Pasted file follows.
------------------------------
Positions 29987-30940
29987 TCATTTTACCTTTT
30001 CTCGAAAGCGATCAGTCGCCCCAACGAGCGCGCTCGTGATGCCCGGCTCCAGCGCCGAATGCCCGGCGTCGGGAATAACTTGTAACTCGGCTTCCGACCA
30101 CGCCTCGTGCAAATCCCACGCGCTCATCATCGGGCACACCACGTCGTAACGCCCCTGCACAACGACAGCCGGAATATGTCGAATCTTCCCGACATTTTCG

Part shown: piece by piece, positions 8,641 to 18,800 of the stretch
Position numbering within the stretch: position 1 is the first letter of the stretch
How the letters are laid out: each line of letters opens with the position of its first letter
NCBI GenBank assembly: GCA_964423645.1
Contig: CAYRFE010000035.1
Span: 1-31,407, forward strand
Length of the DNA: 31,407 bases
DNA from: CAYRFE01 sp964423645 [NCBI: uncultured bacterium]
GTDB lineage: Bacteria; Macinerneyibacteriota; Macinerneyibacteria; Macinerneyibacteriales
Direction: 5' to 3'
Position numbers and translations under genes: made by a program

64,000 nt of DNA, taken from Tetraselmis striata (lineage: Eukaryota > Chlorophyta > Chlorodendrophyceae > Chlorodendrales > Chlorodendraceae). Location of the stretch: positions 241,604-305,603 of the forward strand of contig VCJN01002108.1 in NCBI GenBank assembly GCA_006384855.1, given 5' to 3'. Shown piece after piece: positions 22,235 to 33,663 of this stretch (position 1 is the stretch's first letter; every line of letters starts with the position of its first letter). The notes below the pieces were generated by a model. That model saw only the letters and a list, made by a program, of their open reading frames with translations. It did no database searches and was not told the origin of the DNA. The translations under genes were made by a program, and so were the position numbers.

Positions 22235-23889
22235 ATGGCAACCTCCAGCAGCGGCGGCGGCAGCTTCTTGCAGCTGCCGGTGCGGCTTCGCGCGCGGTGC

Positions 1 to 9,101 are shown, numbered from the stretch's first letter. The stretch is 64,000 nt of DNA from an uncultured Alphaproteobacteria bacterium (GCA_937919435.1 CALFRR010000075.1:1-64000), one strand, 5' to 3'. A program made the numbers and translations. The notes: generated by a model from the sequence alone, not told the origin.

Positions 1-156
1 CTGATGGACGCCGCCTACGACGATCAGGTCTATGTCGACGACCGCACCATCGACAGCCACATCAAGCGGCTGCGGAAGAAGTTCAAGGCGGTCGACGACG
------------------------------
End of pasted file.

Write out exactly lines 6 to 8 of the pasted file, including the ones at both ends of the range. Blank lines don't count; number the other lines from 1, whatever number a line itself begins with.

Position numbering within the stretch: position 1 is the first letter of the stretch
How the letters are laid out: each line of letters opens with the position of its first letter
NCBI GenBank assembly: GCA_964423645.1